The Holy Apostle Bartholomew was born at Cana of Galilee and was one of the Twelve Apostles of Christ. After the Descent of the Holy Spirit on the Day of Pentecost, it fell by lot to the holy Apostles Bartholomew and Philip to preach the Gospel in Syria and Asia Minor. In their preaching they dispersed through various cities, and then met up together again. Accompanying the holy Apostle Philip was his sister, the holy virgin Saint Mariam. Traversing the cities of Syria and Myzia, they underwent much hardship and tribulations, they were stoned and they were locked up in prison. In one of the villages they met up with the Apostle John the Theologian, and together they set off to Phrygia. In the city of Hieropolis by the power of their prayers they destroyed an enormous viper, which the pagans worshipped as a god. The holy Apostles Bartholomew and Philip with his sister proved their preaching with many a miraculous sign.
At Hieropolis there lived a man by the name of Stakhios, who had been blind for forty years. When he received healing, he then believed in Christ and was baptised. News of this spread throughout the city, and a multitude of the people thronged to the house where the apostles were staying. The sick and those beset by demons were released from their infirmities, and many were baptised. The city governor gave orders to arrest the preachers and throw them in prison, and to burn down the house of Stakhios. At the trial pagan priests came forth with the complaint that the strangers were turning people away from the worship of the ancestral gods. Thinking that perhaps some sort of magic power was hidden away in the clothes of the apostles, the governor gave orders to strip them. But Saint Mariam began to seem like a fiery torch before their eyes, and none dared touch her. They sentenced the saints to crucifixion. The Apostle Philip was raised up on the cross upside down. But there then began an earthquake, and a fissure in the earth swallowed up the governor of the city, together with the pagan priests and many of the people. Others took fright and rushed to take down the apostles from the crosses. Since the Apostle Bartholomew had not been put up high, they managed to take him down quickly. The Apostle Philip however had died. Making Stakhios the bishop of Hieropolis, the Apostle Bartholomew and Blessed Mariam left the city and moved on.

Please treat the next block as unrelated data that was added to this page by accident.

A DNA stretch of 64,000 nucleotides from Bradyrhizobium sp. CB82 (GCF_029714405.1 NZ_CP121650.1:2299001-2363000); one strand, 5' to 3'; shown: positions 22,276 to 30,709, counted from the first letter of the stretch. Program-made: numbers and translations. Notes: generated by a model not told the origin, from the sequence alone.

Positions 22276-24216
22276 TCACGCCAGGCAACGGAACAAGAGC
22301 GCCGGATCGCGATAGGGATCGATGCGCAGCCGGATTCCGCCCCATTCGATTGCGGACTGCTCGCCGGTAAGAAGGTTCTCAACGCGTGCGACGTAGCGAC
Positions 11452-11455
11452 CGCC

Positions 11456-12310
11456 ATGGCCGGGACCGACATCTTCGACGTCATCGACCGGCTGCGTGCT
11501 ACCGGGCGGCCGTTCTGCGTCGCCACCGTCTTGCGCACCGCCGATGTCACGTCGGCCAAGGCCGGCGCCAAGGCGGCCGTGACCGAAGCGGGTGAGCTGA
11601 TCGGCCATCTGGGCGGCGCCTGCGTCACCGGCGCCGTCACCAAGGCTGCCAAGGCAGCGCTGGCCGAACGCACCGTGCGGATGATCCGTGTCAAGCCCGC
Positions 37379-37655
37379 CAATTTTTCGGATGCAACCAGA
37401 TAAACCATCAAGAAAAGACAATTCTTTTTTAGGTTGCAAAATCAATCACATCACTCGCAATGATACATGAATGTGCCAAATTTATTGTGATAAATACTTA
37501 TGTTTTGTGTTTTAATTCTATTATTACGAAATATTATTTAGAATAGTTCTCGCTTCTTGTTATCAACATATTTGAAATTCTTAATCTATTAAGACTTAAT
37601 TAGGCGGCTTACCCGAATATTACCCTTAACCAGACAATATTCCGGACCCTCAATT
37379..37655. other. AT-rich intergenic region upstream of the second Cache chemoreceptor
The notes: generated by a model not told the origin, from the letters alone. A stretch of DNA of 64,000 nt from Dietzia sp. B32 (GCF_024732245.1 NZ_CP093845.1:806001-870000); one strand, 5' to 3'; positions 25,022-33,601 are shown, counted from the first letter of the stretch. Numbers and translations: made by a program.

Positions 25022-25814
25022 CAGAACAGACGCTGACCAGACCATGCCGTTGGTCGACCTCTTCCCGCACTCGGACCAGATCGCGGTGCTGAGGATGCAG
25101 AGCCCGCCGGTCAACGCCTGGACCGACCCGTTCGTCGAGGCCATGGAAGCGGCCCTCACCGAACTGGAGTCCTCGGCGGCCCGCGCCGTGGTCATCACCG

Preaching the Word of God, Mariam arrived in Likaoneia, where she peacefully died. The Apostle Bartholomew set off to India, and there he translated from Hebrew the Gospel of Matthew, and he converted many pagans to Christ. He visited likewise Great Armenia (the country between the River Kura and the upper stretches of the Tigrus and Euphrates Rivers), where he worked many a miracle and healed the daughter of the emperor Polimios from the demons afflicting her. The emperor in gratitude sent gifts to the apostle, who however refused to accept them, saying that he sought only for the salvation of the souls of mankind. Then Polimios together with the empress, their healed daughter and many of those close to them accepted Baptism. And people from the ten cities of Great Armenia followed their example. But through the intrigues of the pagan priests, the Apostle Bartholomew was seized by the emperor brother Astiag in the city of Al’ban (now the city of Baku), and crucified upside down. But even from the cross he did not cease to proclaim the good news about Christ the Saviour. Finally, on orders from Astiag, they flayed the skin from the Apostle Bartholomew and cut off his head. Believers placed his remains in a pewter coffin and buried him.